It seems I've caught myself in some time parallax. The days between now and Christmas seem to be disappearing at an exponential rate and yet it seems the Big Sister has already been on school holidays for an eteeerrrnnnity. If I blink after breakfast it's lunchtime, but it takes forever for five o'clock to roll around. Speaking of which, what's the time? oh, only three. Here's what's being going on in Casa de Cooker.
crying over spilt tomatoes (ok not crying, but despairing over tomatoes)
I’ve spent many hours standing at the stove stirring tomato paste this week is because a local farmer gave me thirty kilos of her finest tomatoes. thirty kilos. You know why she gave them to me? Because she cannot afford to send them to market.
After she planted, tended, watered, picked and packed this crop, she’s getting 60c per kilo at market. By the time she pays for the box and the shipping, she’s making a loss by sending them to market.
Last week while the media was making a big to-do about selling imperfect produce, I was chopping tomatoes. It got me thinking, if sixty cents per kilo is the going rate for perfect produce, I wonder what the market price for imperfect produce is and whether that's worth sending to market either.
The imperfect produce press release leaned heavily on this statistic “25% of edible fresh produce is thrown away due to visual imperfection or cosmetic damage every year in Australia.”
When I asked who the source was (yes, I was cross enough to ask), I was informed it was a statistic from Horticulture Australia. I contacted HA to find out where the number came from (like I say, I was pretty cross), but they haven't got back to me yet.
I've done my own research since then and there’s little data available regarding how much fresh produce goes to waste before it leaves the farm gate. In fact in 2011 the National Food Waste Assessment identified there are significant gaps in data regarding pre-farm gate food wastage. Put simply, there are no measures of just how much produce farmers plough back into their paddocks every year.
Planting crops is such a hopeful thing. I imagine it breaks farmers' hearts (and their bank balances) to discard their produce.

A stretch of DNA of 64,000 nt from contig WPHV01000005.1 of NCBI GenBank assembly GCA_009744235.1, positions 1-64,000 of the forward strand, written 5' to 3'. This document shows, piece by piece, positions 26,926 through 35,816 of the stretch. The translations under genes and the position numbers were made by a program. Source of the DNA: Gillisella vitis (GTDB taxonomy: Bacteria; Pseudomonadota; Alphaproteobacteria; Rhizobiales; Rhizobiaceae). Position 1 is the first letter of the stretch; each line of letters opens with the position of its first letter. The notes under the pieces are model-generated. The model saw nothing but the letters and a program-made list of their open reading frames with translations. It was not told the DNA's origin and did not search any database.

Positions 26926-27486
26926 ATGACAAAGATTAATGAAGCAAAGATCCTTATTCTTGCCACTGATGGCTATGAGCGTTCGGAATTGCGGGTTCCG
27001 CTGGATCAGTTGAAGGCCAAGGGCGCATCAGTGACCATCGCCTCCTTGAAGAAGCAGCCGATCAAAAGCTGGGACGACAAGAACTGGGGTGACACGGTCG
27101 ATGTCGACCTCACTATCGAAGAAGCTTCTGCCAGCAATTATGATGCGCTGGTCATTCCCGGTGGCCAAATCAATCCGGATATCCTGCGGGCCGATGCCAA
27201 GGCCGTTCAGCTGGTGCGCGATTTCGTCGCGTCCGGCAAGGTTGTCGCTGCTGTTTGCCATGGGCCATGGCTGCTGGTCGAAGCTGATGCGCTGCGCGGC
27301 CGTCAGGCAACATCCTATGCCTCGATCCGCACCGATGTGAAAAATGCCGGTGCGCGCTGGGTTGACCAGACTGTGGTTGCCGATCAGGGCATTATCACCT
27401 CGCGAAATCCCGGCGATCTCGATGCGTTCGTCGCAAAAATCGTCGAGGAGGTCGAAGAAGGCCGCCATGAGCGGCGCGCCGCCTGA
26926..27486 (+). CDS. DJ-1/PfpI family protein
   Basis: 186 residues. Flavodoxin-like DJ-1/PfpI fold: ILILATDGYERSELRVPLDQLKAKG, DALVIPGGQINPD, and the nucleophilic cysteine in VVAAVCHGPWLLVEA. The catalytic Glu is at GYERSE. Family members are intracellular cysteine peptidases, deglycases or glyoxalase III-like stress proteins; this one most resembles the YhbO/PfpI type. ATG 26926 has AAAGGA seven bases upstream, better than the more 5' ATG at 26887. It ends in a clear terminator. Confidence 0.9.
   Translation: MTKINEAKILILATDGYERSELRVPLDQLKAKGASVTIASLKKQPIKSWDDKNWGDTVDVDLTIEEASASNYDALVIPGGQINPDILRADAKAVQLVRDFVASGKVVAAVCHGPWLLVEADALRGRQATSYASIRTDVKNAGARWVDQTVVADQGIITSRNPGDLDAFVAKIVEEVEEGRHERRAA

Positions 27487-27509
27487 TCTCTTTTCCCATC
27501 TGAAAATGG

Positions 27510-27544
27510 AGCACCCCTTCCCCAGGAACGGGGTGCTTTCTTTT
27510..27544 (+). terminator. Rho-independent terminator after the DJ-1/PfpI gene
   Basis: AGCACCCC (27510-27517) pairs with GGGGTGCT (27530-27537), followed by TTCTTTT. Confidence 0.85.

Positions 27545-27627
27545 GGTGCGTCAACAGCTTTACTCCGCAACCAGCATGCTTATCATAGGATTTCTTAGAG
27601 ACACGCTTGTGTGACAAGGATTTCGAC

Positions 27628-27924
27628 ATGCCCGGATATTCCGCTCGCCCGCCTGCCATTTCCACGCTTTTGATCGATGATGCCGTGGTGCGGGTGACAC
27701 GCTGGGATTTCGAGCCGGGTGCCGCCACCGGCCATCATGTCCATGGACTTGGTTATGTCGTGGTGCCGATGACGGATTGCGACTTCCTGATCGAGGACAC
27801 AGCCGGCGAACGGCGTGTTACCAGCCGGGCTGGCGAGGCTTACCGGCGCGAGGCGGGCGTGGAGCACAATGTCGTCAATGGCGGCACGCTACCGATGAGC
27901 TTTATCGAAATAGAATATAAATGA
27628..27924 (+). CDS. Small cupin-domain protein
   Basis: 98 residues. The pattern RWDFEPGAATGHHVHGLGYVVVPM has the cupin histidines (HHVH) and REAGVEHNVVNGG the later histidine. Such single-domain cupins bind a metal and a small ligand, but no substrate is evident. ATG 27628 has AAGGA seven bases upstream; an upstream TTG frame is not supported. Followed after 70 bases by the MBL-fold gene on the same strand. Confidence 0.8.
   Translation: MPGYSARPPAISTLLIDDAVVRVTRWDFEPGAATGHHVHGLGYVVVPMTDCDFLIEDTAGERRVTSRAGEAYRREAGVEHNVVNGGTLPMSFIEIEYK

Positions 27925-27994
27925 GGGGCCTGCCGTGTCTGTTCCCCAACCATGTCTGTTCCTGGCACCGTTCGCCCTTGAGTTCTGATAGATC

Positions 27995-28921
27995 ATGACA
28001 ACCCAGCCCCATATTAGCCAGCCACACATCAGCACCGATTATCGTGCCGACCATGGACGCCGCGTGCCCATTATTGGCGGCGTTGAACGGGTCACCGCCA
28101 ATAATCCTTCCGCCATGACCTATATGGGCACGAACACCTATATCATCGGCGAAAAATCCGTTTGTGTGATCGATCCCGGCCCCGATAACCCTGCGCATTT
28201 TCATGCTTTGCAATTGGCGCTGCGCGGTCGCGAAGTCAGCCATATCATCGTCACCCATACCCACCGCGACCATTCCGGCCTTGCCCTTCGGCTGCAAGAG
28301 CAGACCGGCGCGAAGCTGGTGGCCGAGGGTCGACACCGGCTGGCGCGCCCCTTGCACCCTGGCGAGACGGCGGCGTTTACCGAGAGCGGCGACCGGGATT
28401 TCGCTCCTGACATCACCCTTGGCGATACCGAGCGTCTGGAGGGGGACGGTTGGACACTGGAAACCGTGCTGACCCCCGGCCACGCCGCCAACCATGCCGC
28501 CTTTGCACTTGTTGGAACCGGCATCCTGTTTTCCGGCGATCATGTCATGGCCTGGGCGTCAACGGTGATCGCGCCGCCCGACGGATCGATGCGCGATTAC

the spiky golf ball tree is flowering
This tree may well be my favourite plant on the whole farm. It's a Leichhardt Tree or Yellow Cheesewood (Nauclea orientalis). They're native to North Queensland, New Guinea and South-east Asia.
You can eat the fruits (hence, cheesewood) but they're apparently quite bitter. I'm lucky enough to have a steady supply of actual cheese, so I've never been tempted to try. Legend has it you can also make a fish poison out of the bark, but I've never been into eating poisoned fish either.
The sole reason I planted this (now sizeable) tree is for it's fantastic spiky golf ball sized flowers. They smell divine and well, spiky golf balls, what's not to love?
On Wednesday I drove the Little Sister down to Brisbane to swap spots and have her share of the Nan treatment. She'd packed her bag full of toys by 7am and by the time it came to leave, she rolled her carry on luggage all the way to the car herself.
By the time we got there, she'd changed her mind. Cue massive tears from the Big Sister about missing out on her 'mummy-time'. It's nice (if not noisy) to be popular.
steamy skinny dipping
The farm is very busy at the moment, as people hurry to have their yards looking lovely for Christmas. When Bearhands isn't busy taking orders or cutting turf, he's busy wondering when it's going to rain. There's been so much storm activity this past week, but little actual precipitation. I swear I can see his pulse quicken every time he hears the sky rumbling or checks the radar on his phone.
On Tuesday the storm was so fierce we lost power for the night. Around here no power means no water. So we all wound up bathing in the blow up pool in the backyard. (I'll spare you photos of that!). Lucky for our neighbours they're a loooong way away!
So that's the state of play in Casa de Cooker; we're hot, we're sweaty and we're all sporting shorter-than-normal fuses. Good times.
how are things at your place?
have you ever seen a Leichhardt Tree before?
PS. If you've just emerged from a social media blackout and haven't heard me banging on about Flossie - my free eCookbook - all week, you can download your copy here.